[ON-SCREEN HEADLINE: Gulf Oil Disaster; "Furious" President Returns to Region Today]

SCHIEFFER: Well, I mean, I don't know what else could happen right now unless the air conditioning went out at the White House or something. I mean, everything that could go wrong seems to have gone wrong. And that's the way things happen sometimes.

But, you know, this – all this focus, at both the White house and at BP, on the public relations of this thing, is the President appearing furious enough? I mean, is BP appearing, you know, caring enough? And all of that. I think the best policy is always to get this thing fixed. I mean, I think both the company and the administration need to focus on getting this well capped and getting this thing done. In the end, that's going to be the best public relations for all concerned and it's the only thing that's going to work. I mean, all of this business about offering jobs to candidates if it they won't run, all of that, all of that stuff is going to go away if you can get this thing capped, figure out some way to do it.

And as yet, they have at least gotten this dome on top of the thing now. Maybe we can all hope that that's going to be the thing that works. But until they get that done, they're going to have all kinds of problems and they should have all kinds of problems. Because, you know, it's not an original thought with me, Harry, but the other day, I think it was Bob Herbert in the New York Times said if a well is too deep to cap, then it's too deep to drill.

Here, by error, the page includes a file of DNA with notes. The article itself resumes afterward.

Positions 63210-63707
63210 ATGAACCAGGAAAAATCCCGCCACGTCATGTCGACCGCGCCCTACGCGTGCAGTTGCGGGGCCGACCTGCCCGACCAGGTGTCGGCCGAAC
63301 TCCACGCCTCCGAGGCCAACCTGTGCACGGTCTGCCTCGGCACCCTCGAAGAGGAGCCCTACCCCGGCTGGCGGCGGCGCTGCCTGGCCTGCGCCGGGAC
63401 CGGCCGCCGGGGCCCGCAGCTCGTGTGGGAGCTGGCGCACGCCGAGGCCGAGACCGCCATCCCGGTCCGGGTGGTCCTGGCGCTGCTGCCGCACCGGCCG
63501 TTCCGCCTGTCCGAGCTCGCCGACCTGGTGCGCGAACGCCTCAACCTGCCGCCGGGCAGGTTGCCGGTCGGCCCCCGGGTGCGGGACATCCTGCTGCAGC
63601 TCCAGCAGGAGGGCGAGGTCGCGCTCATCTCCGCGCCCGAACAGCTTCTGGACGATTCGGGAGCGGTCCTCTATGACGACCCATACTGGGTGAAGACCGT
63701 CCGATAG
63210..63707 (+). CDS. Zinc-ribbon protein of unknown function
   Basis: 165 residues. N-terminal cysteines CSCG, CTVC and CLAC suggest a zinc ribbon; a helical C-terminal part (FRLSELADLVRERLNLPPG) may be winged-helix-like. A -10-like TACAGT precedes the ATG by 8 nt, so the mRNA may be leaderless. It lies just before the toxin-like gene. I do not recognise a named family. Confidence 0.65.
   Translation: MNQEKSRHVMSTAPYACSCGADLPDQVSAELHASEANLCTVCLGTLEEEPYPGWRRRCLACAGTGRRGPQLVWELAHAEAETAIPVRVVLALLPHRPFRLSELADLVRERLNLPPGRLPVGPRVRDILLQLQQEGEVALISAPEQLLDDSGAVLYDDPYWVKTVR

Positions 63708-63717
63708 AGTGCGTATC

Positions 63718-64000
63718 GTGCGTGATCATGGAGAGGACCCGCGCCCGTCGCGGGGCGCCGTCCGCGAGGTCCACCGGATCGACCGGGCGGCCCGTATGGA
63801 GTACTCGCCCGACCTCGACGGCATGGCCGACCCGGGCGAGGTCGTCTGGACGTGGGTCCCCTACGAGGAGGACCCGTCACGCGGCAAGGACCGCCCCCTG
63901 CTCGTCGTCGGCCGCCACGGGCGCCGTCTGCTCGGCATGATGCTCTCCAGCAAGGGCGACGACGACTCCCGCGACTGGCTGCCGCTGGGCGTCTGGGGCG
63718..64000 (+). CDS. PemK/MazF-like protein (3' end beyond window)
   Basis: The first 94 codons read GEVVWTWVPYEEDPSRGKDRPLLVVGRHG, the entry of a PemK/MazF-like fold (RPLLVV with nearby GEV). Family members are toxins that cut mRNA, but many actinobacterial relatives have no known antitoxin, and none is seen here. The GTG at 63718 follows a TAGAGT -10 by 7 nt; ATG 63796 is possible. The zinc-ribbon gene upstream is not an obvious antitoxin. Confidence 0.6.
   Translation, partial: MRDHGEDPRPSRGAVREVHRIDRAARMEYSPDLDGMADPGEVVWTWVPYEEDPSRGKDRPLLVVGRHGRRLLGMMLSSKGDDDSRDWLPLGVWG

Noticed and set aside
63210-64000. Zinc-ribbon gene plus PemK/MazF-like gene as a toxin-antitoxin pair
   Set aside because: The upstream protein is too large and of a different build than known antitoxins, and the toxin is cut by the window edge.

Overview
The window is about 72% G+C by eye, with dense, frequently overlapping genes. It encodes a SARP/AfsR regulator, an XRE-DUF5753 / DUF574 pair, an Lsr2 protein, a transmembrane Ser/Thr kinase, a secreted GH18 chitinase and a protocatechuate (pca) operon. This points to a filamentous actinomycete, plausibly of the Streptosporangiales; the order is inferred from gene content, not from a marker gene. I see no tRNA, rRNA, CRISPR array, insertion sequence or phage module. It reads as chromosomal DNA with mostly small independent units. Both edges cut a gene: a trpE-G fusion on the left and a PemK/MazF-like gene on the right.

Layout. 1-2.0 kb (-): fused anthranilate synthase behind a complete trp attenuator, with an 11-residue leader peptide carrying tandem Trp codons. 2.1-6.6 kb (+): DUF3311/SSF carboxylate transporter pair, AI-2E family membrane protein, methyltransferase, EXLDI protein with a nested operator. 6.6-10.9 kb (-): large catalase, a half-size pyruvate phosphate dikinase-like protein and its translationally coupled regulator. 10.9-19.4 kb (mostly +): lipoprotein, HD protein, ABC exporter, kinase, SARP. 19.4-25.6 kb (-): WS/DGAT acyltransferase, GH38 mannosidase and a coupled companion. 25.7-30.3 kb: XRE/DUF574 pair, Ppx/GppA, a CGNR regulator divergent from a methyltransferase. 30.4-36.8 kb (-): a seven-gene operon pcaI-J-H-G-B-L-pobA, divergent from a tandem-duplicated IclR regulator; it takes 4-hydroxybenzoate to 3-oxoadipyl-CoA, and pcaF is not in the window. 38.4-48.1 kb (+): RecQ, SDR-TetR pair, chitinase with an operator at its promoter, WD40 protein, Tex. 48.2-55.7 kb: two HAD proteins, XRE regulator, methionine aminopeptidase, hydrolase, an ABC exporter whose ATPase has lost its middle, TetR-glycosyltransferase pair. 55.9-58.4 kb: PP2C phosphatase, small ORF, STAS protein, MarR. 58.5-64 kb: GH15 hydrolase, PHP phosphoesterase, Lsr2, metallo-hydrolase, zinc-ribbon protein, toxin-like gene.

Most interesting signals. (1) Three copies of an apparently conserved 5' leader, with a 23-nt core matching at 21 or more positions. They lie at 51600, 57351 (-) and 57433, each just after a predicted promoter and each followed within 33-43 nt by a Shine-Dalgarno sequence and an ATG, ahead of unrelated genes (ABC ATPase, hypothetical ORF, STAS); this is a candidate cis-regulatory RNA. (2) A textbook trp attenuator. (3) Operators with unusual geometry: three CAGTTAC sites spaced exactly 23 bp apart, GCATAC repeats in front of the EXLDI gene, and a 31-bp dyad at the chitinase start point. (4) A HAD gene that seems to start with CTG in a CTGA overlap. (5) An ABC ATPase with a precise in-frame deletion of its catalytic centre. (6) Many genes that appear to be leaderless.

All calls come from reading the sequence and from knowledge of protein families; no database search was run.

SMITH: That's a good line.

SCHIEFFER: That's what's wrong here. And we know what the problem is here. But what has to be done is find a way to get this thing capped and save the Gulf coast because this is – we're at a national emergency stage here.

SMITH: Without question. And I think the problem is that that wasn't recognized on day one as opposed to day 50. I want to move on to this dangling job possibilities in front of would-be candidates who were trying to run against incumbents. That's not so particularly unusual, but does this not at least smack up against a promise of no more business as usual?

[ON-SCREEN HEADLINE: The Real Deal; The President & Back Door Political Dealmaking?]

SCHIEFFER: Well, I think it does, Harry. And I mean the first rule here is if you're going to do this sort of thing, you better figure out a better way to do it than the Obama administration has figured out. It turns out it's kind of, you know, amateur hour here with this kind of stuff. I mean, in the first place, this sort of thing's been going on for a long, long time. I mean, it's a real question as to whether this is even illegal. But it's the odor that comes from it. It's the idea that you come to office and say we're going to change things and this sort of thing starts leaking out. That's what's hurting the President. But if you're going to do it, you better be better at it than they've shown us they are.

SMITH: Bob Schieffer, great to see you. We will look forward to seeing on you Face the Nation on Sunday.

SCHIEFFER: Thank you, Harry.
Kyle Drennen
Kyle Drennen
Kyle Drennen is a News Analyst for MRC